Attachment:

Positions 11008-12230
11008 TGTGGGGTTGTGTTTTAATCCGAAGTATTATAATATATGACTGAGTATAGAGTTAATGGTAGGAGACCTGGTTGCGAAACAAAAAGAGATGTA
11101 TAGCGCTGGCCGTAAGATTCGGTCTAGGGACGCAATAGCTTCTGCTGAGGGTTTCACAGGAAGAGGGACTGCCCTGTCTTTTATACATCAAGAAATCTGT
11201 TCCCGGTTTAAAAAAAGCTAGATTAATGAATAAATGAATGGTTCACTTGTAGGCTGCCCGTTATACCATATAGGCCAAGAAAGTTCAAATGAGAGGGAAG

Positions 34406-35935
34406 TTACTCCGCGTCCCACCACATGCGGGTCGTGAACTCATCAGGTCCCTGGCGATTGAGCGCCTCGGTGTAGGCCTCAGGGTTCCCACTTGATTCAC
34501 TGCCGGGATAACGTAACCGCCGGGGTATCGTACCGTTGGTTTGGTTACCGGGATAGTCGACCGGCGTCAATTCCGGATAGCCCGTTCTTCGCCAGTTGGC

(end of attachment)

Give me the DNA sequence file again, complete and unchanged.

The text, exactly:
Positions 11008-12230
11008 TGTGGGGTTGTGTTTTAATCCGAAGTATTATAATATATGACTGAGTATAGAGTTAATGGTAGGAGACCTGGTTGCGAAACAAAAAGAGATGTA
11101 TAGCGCTGGCCGTAAGATTCGGTCTAGGGACGCAATAGCTTCTGCTGAGGGTTTCACAGGAAGAGGGACTGCCCTGTCTTTTATACATCAAGAAATCTGT
11201 TCCCGGTTTAAAAAAAGCTAGATTAATGAATAAATGAATGGTTCACTTGTAGGCTGCCCGTTATACCATATAGGCCAAGAAAGTTCAAATGAGAGGGAAG

Positions 34406-35935
34406 TTACTCCGCGTCCCACCACATGCGGGTCGTGAACTCATCAGGTCCCTGGCGATTGAGCGCCTCGGTGTAGGCCTCAGGGTTCCCACTTGATTCAC
34501 TGCCGGGATAACGTAACCGCCGGGGTATCGTACCGTTGGTTTGGTTACCGGGATAGTCGACCGGCGTCAATTCCGGATAGCCCGTTCTTCGCCAGTTGGC